OTTAWA -- The injury-ravaged Senators needed some lift, some life. Captain Daniel Alfredsson returned last night in a not-so-veiled attempt to give them some of either. Or some of both. If not some scoring, too.
Alfredsson was invisible for 10 days and three games, including the Penguins' first two victories in this Eastern Conference quarterfinals. He was erased by an April 3 hit by Toronto's Mark Bell, which, depending upon whom you believe, left him with an MCL tear, concussion, aching back or possibly even broken ribs.
Yet after a Sunday night skate by himself, according to coach Bryan Murray, and a couple of game-day chats between coach and captain, Alfredsson made a dramatic comeback in warm-ups and into the Game 3 introduction of scratches, upon which the Scotiabank Place fans broke into chants of "Al-fie, Al-fie." Ex-Penguins forward Randy Robitaille, on the Senators' top line for Game 1, was a healthy scratch to make room for Alfredsson.
He is the club's all-time leading scorer in the regular season and postseason, not to mention last spring's playoff goal leader (14) and tied with linemates Jason Spezza and Dany Heatley for the top in points (22), too.
"He's a big guy, a leader on our team," defenseman Wade Redden said after the morning skate, when Murray first publicly floated the possibility of an Alfredsson comeback. "It would be a shot in the arm for the guys, get them fired up."
It came at a crucial moment when the Senators were not only down, 2-0, in the series, but deflated by yet another injury. Besides Alfredsson, centers Mike Fisher (knee) and Chris Kelly (leg) were also missing, and then Spezza missed Sunday's practice due to a leg injury from a check early in Game 2. The front page of The Ottawa Sun blared yesterday: "Not Spezz Too!"
But Alfie and Spezz were together again on the game's second shift, on a line with Nick Foligno. Alfredsson returned to quarterback the power play from the half boards and got a couple of nice shots early, one from the slot and another on a slapper that resulted in a mad scramble in Marc-Andre Fleury's crease.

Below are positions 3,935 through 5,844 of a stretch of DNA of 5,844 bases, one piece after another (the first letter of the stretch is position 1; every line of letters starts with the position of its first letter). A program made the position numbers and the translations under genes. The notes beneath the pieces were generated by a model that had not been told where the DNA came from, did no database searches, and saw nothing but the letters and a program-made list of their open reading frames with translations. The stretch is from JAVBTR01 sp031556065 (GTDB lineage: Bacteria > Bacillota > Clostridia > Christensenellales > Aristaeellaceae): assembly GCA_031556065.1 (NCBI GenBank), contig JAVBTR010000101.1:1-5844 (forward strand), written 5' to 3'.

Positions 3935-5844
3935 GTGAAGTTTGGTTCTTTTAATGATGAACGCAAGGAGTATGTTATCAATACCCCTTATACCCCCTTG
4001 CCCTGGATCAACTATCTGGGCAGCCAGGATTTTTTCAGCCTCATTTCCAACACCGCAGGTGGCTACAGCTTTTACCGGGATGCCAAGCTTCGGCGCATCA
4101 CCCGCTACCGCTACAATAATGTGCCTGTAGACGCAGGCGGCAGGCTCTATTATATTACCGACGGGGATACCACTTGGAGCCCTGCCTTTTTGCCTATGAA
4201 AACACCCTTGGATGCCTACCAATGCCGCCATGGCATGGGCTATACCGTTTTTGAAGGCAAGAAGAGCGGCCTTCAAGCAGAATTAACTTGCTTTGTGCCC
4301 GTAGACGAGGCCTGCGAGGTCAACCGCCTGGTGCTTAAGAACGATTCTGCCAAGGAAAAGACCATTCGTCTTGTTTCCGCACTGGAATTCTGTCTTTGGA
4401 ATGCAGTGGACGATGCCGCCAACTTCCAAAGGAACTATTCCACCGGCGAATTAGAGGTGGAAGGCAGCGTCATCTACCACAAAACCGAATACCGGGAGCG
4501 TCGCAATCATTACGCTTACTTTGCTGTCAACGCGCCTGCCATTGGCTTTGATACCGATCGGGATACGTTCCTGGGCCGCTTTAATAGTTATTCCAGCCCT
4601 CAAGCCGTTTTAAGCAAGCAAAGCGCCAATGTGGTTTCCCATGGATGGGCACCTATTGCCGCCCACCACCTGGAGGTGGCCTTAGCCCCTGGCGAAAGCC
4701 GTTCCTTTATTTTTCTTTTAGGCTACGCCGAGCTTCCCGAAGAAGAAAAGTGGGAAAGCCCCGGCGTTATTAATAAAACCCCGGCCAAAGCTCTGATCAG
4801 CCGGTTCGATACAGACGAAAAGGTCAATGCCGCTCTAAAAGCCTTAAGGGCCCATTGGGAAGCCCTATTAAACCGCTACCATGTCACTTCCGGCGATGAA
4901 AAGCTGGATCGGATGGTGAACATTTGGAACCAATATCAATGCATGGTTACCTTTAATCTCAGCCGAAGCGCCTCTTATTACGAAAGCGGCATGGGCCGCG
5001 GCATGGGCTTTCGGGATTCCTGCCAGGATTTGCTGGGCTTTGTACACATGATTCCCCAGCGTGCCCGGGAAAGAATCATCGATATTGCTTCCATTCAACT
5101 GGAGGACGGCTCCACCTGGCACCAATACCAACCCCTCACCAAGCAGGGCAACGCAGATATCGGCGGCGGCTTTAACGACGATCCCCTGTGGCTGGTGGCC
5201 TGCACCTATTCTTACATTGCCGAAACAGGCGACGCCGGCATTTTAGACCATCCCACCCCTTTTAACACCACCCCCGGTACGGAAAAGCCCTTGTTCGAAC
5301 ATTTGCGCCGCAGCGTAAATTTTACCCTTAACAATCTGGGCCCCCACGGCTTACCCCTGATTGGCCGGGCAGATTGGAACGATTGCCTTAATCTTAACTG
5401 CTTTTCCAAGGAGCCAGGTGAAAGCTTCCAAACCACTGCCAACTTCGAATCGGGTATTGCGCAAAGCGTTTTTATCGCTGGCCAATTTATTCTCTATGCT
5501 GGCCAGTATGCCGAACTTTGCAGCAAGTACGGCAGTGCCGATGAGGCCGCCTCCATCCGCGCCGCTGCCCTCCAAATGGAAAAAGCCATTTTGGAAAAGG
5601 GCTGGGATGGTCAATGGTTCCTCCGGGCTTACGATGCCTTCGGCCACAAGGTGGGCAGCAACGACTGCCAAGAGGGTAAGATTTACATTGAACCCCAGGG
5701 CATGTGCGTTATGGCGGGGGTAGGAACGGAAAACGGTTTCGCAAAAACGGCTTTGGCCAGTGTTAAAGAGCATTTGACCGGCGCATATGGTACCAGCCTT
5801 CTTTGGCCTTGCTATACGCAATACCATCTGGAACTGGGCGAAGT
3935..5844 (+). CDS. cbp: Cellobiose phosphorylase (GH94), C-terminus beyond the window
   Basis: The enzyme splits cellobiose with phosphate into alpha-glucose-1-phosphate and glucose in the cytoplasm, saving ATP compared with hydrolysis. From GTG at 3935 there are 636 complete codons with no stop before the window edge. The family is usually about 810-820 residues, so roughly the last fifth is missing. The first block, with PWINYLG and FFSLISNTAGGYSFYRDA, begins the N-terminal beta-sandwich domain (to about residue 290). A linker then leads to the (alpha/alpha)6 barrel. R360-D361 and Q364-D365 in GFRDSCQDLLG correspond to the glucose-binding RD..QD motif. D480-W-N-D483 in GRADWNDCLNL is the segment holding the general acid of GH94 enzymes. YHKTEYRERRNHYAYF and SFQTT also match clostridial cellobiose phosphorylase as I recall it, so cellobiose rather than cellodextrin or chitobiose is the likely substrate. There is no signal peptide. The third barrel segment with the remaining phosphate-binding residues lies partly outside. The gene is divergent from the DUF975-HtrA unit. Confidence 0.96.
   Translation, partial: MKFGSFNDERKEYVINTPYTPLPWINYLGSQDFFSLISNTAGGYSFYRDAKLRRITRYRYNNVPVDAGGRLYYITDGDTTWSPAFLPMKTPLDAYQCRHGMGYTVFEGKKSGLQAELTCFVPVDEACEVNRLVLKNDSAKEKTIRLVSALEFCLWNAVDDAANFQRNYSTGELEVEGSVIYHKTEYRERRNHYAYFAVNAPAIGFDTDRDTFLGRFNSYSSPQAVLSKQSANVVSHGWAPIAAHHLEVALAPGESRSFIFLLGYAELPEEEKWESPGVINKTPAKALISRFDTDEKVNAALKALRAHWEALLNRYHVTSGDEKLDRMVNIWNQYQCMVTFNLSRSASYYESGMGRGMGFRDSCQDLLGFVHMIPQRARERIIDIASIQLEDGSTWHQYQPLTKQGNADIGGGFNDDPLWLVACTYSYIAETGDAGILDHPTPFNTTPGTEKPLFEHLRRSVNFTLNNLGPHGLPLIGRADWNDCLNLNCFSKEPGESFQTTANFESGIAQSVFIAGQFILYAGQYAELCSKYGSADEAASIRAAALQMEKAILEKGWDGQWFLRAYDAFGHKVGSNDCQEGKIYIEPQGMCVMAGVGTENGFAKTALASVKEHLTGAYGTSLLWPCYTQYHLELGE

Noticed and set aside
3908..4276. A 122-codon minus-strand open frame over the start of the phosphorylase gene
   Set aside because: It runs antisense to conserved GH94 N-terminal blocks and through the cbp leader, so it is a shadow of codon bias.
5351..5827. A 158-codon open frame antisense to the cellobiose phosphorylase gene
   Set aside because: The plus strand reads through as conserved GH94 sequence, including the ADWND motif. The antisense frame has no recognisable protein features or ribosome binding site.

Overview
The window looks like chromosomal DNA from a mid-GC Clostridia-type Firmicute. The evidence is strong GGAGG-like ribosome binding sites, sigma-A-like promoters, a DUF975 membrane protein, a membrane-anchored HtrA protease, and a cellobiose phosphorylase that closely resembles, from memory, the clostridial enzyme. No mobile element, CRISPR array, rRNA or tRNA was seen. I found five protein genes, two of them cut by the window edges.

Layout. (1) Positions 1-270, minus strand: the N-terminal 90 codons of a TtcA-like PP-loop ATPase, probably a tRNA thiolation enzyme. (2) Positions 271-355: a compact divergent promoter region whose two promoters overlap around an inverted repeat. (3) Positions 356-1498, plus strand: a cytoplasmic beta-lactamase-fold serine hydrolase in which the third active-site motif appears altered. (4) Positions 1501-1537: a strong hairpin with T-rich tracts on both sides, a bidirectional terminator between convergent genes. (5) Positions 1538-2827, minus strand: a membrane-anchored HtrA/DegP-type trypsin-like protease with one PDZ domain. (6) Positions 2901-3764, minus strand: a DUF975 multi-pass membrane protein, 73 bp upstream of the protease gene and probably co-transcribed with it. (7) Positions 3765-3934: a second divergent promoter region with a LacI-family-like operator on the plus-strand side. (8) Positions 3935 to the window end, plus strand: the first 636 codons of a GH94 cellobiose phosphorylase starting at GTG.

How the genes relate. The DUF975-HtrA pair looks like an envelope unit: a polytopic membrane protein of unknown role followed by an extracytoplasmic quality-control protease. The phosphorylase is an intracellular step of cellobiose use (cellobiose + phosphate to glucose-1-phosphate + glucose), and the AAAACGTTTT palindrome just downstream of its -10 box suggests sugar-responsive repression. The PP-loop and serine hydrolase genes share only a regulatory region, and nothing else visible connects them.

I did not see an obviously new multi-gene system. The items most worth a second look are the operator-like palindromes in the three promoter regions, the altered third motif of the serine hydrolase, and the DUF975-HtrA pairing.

It marked Alfredsson's 100th career playoff game.
A new, grand entrance by the Senators -- part of some arena upgrades -- made its debut last night at Scotiabank Place.
It all starts with a sliding glass door separating the locker room from the bench area amid a hallway repainted in the Senators' gold-red color scheme and logo. After a video prologue, a gent dressed something like a Spartan warrior gave a speech with sword raised and spotlight shining, and the Senators spilled out past a backlit gold shield and behind him onto the ice. Whether the theatrics can somehow help to prevent an early playoff exit remains to be seen.
Role players are vital this time of year, but you cannot replace world-class talents such as Alfredsson, Spezza and Heatley, opined Murray: "They just can't quite bring what the stars bring. The good players allow the role players to do their job." When you are forced by injury or lack of production to move such role players -- as in Cory Stillman's rise to last night's starting line with Heatley and Antoine Vermette -- "then you flounder a little bit as a team." ... Did Alfredsson and the home crowd provide a jump? The Senators' 14 shots in the first period were their most of the series yet, and they outhit the Penguins. ... Besides Robitaille, Fisher and Kelly, the Senators' other scratches were Luke Richardson, Brian McGrattan and rookie call-up Alexander Nikulin.